Tokyo, Feb 1: Islamic State (IS) militants claimed in a video to have beheaded a second Japanese hostage, according to media reports Sunday. Japanese Prime Minister Shinzo Abe condemned the purported killing as "a despicable terrorist act". [Video shows IS beheading 2nd Japanese hostage]
Freelance journalist and film-maker Kenji Goto, 47, was believed to have been executed by the IS, after his compatriot Haruna Yukawa was killed only a few days back. Goto was known to have gone to Syria in October to secure Yukawa's release.
"It is an outrage and entirely unacceptable. We will do everything in our power to find the perpetrators and bring them to justice. We will not give in to terrorism," Abe said, according to a Xinhua report.
In the one-minute video clip, purportedly posted by the IS, a man believed to be Goto appears kneeling on the ground, wearing an orange jumpsuit, with a masked man, clad in black and wielding a knife standing behind the hostage.
The masked man in the gruesome video said: "...because Japanese Prime Minister Shinzo Abe's reckless decision to take part in an un-winnable war...(this) knife will not just slaughter Goto, but will also carry on and cause carnage wherever Japanese people are found."
After the video was posted online, Abe told reporters that he was utterly "outraged by the despicable terrorist act", adding that he would never yield to terrorists.
The prime minister said that Japan would redouble its efforts to work with the international community in the fight against terrorism.
Abe also said that the tragic slayings of the two Japanese hostages by the IS would not deter the Japanese government from providing financial aid to countries fighting against the IS and other terrorist organisations, and it would in fact, be looking to increase its level of humanitarian aid for such activities.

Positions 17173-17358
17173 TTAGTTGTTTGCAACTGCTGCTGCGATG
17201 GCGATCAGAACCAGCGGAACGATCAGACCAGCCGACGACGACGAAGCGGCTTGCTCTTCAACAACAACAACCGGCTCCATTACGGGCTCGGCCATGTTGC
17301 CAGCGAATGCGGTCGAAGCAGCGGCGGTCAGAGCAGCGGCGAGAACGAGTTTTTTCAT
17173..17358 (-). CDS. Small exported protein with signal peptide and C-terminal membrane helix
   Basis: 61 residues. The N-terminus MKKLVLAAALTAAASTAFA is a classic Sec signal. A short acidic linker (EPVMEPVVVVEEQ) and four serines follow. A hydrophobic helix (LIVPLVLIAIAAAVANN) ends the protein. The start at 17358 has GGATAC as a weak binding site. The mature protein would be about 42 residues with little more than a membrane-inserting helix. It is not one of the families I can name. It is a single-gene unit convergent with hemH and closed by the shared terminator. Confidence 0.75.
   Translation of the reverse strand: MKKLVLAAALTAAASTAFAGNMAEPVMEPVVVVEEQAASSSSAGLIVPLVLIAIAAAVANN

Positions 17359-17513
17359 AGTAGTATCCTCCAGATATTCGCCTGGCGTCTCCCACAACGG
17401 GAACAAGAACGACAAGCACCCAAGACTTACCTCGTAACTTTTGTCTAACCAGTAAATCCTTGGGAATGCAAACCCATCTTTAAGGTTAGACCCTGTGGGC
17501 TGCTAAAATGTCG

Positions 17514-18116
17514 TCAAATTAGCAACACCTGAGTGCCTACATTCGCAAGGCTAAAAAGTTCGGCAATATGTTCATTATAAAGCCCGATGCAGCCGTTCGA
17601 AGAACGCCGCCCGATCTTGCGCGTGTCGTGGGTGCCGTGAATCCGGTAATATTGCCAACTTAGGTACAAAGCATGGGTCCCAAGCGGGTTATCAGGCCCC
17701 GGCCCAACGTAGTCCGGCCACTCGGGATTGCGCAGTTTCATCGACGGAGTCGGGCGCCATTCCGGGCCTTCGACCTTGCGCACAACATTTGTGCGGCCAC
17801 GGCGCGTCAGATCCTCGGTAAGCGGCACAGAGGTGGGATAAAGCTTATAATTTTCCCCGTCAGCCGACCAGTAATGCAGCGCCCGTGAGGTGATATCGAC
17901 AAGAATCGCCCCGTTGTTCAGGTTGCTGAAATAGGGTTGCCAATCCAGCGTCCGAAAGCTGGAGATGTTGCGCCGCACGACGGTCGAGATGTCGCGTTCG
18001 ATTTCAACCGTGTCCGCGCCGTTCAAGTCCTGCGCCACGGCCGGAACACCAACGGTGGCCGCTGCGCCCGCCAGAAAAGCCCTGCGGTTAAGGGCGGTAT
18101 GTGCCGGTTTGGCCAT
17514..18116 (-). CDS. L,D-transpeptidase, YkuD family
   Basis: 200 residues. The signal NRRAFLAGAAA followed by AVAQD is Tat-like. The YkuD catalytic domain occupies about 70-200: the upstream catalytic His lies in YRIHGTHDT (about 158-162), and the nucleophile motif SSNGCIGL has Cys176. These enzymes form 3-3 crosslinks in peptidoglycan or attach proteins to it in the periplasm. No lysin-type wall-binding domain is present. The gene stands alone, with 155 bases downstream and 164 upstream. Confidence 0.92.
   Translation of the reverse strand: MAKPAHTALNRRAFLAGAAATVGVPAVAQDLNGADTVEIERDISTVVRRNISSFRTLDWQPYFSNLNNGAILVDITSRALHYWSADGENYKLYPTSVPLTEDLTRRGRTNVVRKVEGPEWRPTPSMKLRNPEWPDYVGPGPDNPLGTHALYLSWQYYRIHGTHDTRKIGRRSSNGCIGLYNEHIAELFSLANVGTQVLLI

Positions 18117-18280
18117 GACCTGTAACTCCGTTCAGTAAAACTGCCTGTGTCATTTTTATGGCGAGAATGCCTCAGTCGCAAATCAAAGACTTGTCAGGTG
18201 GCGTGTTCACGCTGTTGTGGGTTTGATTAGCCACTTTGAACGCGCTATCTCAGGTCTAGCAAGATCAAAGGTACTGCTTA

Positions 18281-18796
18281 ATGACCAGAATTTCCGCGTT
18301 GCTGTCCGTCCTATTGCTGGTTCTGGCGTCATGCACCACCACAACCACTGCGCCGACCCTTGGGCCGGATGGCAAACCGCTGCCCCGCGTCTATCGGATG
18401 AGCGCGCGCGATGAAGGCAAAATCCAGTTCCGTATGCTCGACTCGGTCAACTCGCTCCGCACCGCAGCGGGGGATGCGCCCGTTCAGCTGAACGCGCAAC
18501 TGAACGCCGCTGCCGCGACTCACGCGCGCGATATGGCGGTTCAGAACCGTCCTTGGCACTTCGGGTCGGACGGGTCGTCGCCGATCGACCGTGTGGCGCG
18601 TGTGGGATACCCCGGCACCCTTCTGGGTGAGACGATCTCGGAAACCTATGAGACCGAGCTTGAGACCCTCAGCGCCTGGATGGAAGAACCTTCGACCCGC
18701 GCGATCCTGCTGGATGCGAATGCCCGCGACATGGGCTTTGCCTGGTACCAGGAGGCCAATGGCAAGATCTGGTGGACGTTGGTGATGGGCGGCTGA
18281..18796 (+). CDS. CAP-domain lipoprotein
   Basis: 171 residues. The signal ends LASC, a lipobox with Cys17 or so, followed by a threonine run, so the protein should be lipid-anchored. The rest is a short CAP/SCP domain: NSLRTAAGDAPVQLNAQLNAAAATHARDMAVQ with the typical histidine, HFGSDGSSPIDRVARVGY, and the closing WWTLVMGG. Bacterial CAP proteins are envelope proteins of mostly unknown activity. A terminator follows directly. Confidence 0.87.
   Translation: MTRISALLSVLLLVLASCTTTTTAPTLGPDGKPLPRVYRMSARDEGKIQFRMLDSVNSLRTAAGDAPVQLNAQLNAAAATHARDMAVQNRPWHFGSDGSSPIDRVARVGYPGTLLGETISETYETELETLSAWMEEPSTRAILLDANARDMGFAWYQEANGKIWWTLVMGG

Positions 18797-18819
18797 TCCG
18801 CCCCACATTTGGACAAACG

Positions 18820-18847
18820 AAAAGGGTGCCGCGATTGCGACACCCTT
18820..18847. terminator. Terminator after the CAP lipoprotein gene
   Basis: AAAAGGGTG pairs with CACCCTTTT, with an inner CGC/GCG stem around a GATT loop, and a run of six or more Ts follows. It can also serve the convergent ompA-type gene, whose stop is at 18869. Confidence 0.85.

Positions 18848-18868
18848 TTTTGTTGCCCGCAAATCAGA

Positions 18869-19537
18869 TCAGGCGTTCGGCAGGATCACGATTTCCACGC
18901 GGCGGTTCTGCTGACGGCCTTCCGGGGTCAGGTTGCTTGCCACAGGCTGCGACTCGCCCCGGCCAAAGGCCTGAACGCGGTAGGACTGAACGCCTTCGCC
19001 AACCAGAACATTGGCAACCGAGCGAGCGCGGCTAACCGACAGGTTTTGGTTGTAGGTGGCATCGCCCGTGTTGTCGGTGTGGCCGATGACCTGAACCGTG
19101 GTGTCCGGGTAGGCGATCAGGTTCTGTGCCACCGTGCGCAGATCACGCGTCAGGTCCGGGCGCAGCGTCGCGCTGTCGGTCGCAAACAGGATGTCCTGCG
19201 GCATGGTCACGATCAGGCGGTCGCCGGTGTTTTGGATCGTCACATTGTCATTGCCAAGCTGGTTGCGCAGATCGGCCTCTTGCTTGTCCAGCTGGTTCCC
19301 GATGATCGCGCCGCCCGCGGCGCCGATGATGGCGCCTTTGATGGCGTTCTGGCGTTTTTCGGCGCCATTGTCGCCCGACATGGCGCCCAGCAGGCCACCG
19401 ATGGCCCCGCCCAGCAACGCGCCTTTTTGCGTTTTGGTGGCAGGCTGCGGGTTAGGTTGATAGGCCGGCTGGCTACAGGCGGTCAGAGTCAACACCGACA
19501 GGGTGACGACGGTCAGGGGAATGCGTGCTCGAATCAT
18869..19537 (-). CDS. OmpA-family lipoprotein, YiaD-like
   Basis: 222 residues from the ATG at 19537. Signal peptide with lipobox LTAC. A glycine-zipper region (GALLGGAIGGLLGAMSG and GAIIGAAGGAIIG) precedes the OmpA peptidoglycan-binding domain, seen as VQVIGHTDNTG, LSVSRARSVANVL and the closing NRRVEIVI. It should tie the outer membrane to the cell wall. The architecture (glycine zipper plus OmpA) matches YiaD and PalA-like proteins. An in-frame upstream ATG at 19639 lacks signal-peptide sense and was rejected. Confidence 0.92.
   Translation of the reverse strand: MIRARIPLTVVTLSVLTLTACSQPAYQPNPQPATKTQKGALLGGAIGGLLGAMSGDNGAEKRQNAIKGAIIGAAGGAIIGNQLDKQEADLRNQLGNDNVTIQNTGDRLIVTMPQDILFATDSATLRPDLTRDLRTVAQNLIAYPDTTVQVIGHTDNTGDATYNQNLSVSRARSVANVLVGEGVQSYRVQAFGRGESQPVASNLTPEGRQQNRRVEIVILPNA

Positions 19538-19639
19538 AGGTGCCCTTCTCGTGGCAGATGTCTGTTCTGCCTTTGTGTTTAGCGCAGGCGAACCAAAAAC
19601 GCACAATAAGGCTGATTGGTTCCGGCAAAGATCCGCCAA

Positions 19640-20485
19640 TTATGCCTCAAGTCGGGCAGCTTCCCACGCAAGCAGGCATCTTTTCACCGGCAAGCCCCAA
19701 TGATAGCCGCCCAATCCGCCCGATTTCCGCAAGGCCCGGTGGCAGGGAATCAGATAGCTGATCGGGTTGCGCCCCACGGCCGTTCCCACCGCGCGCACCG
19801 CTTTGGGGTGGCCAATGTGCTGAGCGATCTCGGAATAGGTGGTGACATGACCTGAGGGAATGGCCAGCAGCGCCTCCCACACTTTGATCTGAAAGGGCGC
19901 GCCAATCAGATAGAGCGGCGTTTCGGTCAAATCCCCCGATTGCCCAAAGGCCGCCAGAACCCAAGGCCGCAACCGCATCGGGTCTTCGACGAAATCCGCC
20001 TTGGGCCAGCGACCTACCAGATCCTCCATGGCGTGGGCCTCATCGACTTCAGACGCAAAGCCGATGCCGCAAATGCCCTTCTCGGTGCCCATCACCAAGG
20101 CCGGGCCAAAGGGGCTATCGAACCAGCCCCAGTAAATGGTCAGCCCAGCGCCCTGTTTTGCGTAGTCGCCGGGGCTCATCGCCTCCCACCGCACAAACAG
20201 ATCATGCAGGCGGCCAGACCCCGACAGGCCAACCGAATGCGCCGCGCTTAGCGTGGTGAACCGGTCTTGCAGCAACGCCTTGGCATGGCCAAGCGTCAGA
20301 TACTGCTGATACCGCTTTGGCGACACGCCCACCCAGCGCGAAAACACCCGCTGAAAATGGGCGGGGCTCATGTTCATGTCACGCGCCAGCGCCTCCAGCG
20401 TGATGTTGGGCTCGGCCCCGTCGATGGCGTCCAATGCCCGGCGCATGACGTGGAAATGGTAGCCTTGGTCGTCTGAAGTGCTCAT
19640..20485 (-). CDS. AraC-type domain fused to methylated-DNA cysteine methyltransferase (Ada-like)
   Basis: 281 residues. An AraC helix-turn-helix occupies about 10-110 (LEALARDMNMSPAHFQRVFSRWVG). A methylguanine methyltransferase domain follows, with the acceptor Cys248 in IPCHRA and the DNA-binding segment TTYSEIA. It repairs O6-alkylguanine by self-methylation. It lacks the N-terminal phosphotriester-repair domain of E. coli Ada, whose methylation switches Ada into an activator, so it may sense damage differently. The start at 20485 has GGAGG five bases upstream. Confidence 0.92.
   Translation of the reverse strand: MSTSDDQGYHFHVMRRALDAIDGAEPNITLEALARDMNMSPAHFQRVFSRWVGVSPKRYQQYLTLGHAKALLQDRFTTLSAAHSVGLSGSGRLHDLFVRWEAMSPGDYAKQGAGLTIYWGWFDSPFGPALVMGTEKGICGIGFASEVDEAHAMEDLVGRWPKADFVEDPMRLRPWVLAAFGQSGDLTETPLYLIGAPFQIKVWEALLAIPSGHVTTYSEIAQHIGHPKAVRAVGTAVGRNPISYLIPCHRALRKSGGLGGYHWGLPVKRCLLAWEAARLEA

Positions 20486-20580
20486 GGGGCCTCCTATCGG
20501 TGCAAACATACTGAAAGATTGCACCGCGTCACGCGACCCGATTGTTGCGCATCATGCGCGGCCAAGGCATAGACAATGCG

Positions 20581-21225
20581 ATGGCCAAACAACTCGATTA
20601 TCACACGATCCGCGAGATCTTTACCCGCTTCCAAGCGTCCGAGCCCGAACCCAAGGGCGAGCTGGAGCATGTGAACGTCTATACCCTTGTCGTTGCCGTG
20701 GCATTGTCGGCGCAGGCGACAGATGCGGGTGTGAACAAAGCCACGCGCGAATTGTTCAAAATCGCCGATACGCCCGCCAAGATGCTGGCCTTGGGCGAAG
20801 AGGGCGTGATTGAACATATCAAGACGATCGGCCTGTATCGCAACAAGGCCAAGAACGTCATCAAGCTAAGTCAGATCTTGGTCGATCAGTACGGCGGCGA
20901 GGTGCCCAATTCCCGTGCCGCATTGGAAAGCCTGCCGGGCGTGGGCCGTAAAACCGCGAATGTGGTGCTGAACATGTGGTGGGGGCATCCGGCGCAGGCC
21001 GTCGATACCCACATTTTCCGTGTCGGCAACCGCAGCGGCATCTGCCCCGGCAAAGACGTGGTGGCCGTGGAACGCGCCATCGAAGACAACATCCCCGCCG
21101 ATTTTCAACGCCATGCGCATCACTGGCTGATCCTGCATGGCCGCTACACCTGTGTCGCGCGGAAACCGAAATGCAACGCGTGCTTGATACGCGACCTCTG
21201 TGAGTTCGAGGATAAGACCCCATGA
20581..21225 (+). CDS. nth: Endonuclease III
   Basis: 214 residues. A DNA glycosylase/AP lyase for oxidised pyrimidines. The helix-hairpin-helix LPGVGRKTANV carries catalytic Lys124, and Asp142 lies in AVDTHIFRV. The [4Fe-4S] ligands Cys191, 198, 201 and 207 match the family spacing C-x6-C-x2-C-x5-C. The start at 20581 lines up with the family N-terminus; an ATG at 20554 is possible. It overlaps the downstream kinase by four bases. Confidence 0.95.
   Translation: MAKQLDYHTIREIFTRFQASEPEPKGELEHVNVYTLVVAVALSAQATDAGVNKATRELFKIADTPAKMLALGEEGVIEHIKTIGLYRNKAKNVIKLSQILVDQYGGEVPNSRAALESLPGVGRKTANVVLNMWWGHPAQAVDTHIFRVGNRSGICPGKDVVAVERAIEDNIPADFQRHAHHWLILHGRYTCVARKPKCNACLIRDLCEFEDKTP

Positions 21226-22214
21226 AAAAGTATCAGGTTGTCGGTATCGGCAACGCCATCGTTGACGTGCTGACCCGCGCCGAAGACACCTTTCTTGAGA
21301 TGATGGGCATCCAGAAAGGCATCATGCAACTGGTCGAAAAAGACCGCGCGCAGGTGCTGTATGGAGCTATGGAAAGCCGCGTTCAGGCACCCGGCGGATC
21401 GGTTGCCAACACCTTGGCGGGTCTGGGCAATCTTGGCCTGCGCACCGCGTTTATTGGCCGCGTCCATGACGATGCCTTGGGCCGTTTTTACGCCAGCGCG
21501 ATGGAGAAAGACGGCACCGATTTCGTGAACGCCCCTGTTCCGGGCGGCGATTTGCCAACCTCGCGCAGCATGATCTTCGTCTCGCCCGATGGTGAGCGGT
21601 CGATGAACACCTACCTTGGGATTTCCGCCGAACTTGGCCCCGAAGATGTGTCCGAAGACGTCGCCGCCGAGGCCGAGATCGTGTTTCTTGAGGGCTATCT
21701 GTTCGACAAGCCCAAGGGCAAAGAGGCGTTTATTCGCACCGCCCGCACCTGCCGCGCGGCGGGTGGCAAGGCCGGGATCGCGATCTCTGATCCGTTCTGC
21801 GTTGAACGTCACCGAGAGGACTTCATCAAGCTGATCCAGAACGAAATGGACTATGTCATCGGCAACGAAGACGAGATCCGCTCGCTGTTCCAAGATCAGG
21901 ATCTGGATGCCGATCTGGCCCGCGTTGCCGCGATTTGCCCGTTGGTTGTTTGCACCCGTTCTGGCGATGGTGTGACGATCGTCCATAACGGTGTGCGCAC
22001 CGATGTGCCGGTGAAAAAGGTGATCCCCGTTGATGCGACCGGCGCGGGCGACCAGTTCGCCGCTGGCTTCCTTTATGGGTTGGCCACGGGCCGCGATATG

Last month, the IS had threatened to kill Yukawa and Goto unless Japan paid $200 million within three days.
Abe, at the beginning of his tour of the Middle East last month, had announced that Japan would be donating $200 million in non-military aid to countries fighting the IS in order to help build human capacities and infrastructure.
The IS claimed that the ransom amount was the same as the financial aid pledged by Abe to countries affected by the militant group.
Early Sunday morning, both Japanese and US officials were trying to confirm the authenticity of the video, although sources close to the matter have suggested that the video was authentic, based on evidence from previous such videos.
Japanese officials had been working with Jordan to secure the release of Goto and the Jordanian pilot Muath Kasasbeh, captured by the IS.
An IS video released Tuesday said Goto had "only 24 hours left to live" and Kasasbeh "even less".
The militants had threatened to kill the two hostages if Jordan did not release a woman sentenced to death in Jordan for her involvement in a terror attack on three hotels in Amman in 2005 that killed 60 people.
Since Tuesday, the Japanese government had remained extremely tight-lipped over developments regarding Goto, with Abe and senior officials in Tokyo declining to comment on speculation over a possible prisoner swap.
However, hoping against hope, Abe's top spokesperson, Chief Cabinet Secretary, Yoshihide Suga told reporters that the government believed Goto was still alive and was seeking cooperation from Jordan and other relevant governments, religious and tribal leaders to secure his release.